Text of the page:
Clare McShane Patron - Profile continued........
Clare has known the Missionary Sisters of Service ever since she married Allan. The sisters have regularly visited the parish of Oatlands from the 1950s, and from 1984 to 1993 first Nancy Doyle mss and then Alice Fox mss were entrusted with the full-time pastoral care of the parish in the absence of a priest. The sisters became part of the lives of the people. Allan and Claire also came to know Fr John Wallis. Clare tells the story of her twin boys being prepared for confirmation by the late Barbara Hateley mss. Barb was talking with them about different saints’ names when one the boys asked, “What about St Kilda!” It is easy to guess where that young lad’s passion lay.
The McShane family recognised the need for some stability of income amid the ups and downs of the wool market. Clare started to design and knit garments and sold them at shows and field days around Australia. Casaveen Knitwear was was born. One bale of of fine merino wool from their sheep could make 130 garments. As the business grew, Clare involved other people in knitting the garments. At first they worked in their homes. In 1996 an operational centre was set up in Oatlands, and three years later a factory. Always concerned about the wider community, the McShanes opened Casaveen Café in April 2005. This was followed by an Interpretation Centre in March 2008 and the new Meeting Room. The café sources and showcases a great range of Tasmanian products.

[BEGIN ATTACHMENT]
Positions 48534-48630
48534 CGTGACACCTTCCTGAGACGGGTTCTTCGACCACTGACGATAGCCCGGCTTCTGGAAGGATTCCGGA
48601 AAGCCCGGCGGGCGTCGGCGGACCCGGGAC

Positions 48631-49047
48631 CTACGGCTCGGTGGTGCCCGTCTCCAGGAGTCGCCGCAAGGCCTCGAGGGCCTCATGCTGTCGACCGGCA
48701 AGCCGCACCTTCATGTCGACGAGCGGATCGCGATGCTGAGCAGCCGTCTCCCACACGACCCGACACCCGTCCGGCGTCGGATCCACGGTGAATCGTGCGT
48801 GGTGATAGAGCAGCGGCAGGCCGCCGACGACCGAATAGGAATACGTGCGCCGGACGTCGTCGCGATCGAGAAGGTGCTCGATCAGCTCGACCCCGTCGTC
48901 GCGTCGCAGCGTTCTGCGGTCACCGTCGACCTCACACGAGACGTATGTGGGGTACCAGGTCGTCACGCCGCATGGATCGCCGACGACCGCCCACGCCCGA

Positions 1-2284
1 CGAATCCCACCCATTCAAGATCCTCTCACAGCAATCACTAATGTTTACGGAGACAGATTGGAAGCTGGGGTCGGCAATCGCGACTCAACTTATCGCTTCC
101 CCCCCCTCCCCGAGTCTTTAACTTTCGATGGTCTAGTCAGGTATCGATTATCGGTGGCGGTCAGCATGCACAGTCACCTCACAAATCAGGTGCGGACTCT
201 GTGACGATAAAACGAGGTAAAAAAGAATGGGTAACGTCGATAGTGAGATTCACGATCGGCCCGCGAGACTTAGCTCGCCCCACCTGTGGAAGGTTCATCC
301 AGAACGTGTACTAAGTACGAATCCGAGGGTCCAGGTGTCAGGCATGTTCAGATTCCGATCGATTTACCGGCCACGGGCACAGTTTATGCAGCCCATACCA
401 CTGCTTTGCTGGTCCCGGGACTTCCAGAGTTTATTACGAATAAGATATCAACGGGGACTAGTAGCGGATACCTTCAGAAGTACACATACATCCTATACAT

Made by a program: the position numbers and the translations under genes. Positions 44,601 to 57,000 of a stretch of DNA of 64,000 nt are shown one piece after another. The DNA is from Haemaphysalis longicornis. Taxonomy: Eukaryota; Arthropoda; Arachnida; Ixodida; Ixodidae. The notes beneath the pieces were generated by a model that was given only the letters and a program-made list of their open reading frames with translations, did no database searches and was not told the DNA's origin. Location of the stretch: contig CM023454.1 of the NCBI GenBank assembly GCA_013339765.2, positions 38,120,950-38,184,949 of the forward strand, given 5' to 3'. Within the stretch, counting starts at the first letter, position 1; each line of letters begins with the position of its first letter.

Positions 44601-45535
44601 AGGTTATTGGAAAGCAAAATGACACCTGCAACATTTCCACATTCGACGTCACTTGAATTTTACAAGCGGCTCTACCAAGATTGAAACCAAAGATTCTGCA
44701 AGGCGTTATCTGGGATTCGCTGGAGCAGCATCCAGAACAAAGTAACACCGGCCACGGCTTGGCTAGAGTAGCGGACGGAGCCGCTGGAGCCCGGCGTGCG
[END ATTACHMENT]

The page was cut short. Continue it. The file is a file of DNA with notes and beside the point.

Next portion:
Clare has received numerous personal accolades for her achievements including the 1994 Advance Australia Award, the 1996 Telstra Tasmanian Business Woman of the Year, the 1997 Telstra Tasmanian Small Business Entrepreneur of the Year, the 1998 Tasmanian Rural Achiever of the Year and the 2004 Bruce Forster Laincot Memorial Award for exemplary service to the merino wool and sheep industry. Clare was entered on the Tasmanian Honour Roll of Women in 2008.
The John Wallis Foundation is honoured to have Claire as one of its patrons.